By Doug Gorman and Anthony Rhoads
Rainstorms have been commonplace at the Chick-fil-A Charity Championship and this year has been no exception.
Friday's opening round was delayed until noon because of the weather and early Friday morning parts of the course were under water.
By the end of the day, only half the field completed the first round.
"I didn't think we were going to play and there was no way to get 18 holes in," Cristie Kerr said. "I had a lot of fun and it turned out to be a nice day up until the end."
The Chick-fil-A has been shortened by rain twice over the years.
In 1997, Nancy Lopez won the event after it was cut to two rounds.
Last year, the tournament was cut to two rounds and Juli Inkster came away with the victory.
Almost an ace: Val Skinner nearly made a hole in one on just her second hole of the day. Starting her round on the back nine, Skinner's tee shot on the Par 3, 182-yard No. 11 skimmed over the hole and left her a short putt. Skinner sank the putt to begin her day with back-top-back birdies.
Welcome home: LPGA golfer's Mitzi Edge (Augusta), Nancy Lopez (Albany), Cindy Schreyer (Newnan), Angela Jerman (Columbus), Denise Killeen (Marietta) all list places in Georgia as their hometowns. Rosie Jones also has lived in Atlanta. Vicki-Goetze-Ackerman was an all-American at the University of Georgia.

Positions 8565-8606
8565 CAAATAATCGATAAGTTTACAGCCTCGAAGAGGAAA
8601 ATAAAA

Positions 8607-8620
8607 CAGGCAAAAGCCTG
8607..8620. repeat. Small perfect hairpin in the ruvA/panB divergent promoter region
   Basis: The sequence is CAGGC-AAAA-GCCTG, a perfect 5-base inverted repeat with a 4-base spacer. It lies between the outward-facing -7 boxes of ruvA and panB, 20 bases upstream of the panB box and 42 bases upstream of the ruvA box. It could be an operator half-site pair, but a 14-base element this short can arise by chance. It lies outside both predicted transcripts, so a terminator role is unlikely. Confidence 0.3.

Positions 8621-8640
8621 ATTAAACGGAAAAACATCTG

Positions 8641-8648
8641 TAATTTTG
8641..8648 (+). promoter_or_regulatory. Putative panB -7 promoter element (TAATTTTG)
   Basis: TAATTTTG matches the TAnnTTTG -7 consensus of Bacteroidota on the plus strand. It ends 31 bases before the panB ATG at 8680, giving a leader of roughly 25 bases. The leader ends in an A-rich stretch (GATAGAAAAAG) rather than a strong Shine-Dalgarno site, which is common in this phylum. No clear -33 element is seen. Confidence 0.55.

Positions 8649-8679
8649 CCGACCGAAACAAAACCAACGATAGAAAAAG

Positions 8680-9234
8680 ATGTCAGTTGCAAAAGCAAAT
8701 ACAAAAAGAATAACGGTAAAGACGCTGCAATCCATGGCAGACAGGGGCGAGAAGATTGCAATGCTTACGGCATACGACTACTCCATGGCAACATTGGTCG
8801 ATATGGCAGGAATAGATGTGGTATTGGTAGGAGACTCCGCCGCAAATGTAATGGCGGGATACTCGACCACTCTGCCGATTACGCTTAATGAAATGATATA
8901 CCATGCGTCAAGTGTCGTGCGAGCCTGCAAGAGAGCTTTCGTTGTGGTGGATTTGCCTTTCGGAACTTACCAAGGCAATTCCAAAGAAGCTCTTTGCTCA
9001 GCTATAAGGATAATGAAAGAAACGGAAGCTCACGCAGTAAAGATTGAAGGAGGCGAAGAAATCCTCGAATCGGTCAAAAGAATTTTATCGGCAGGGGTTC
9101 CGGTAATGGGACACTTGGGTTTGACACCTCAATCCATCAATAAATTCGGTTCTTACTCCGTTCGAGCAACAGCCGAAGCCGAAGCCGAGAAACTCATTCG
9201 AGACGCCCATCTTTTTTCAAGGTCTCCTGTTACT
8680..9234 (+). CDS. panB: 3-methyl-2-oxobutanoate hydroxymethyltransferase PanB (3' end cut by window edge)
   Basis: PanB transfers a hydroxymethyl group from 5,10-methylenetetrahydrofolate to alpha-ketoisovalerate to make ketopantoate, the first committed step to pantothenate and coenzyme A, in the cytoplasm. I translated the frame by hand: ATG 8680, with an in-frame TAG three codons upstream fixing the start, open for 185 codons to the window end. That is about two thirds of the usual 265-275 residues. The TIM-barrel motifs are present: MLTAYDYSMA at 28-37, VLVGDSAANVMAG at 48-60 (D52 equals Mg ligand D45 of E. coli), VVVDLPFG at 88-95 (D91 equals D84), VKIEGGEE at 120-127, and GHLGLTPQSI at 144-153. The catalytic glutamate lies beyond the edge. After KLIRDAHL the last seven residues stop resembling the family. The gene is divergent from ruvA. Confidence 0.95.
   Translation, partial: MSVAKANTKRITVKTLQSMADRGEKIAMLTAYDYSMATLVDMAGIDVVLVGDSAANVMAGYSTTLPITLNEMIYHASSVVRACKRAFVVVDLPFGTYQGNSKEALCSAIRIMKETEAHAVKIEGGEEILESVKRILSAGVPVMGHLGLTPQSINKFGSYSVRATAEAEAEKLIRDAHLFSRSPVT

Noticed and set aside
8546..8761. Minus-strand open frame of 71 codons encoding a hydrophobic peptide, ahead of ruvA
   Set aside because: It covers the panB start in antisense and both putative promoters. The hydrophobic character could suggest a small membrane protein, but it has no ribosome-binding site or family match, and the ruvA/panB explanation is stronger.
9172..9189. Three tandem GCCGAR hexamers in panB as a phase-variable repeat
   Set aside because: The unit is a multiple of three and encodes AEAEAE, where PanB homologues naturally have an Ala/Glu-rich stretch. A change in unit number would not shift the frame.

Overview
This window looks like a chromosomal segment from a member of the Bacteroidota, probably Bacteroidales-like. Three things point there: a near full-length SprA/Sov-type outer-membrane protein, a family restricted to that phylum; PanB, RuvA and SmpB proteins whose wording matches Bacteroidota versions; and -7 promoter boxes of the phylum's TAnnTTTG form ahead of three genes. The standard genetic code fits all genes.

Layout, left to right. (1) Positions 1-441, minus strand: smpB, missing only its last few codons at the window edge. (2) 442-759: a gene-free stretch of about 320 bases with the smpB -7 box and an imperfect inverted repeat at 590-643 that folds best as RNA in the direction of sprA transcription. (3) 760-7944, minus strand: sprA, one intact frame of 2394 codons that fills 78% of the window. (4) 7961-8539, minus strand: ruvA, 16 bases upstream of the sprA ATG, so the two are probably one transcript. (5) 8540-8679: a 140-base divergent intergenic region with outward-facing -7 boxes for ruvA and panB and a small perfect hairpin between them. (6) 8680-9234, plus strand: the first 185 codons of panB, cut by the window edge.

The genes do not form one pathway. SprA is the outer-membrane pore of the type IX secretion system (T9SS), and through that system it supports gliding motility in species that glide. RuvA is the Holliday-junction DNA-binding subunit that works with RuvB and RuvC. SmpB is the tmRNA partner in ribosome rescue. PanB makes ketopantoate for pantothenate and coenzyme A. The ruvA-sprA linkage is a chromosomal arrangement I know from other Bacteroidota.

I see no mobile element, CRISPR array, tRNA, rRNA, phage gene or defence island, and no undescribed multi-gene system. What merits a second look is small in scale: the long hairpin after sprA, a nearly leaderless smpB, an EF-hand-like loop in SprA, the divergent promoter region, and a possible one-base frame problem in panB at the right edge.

Champion's group: Three former Chick-fil-A Charity Champions were paired in the same group Friday for the first-round of the tournament.
Tournament host Nancy Lopez (1997), Dottie Pepper (1992) and dending champ Juli Inkster played in the round as part of the same group.
In the money: Juli Inkster, who won the 2002 Chick-fil-A Charity Championship, is third on the LPGA career money list. Inkster has collected $7,666,836.23 Annika Sorenstam leads all tour players with more than $11,000,0000 in earnings.
International flavor: In six events so far in the LPGA season, there have been six different winners and only one American, Candie Kung, has taken the top spot.
Other winners this year have been Karrie Webb (Australia), Wendy Doolan (Australia), Se Ri Pak (South Korea), Patricia Meunier-Lebouc (France), Annika Sorenstam (Sweden).
Even though no Americans have won a tournament this year, most of the players in the top 50 are from the United States.
"I think it speaks volumes for the quality of competition and the quality of our sponsors and economic opportunities here on the LPGA Tour and I think the fact that we have such international and diverse membership base provides enormous economic opportunities for the overall organization," LPGA commissioner Ty Votaw said.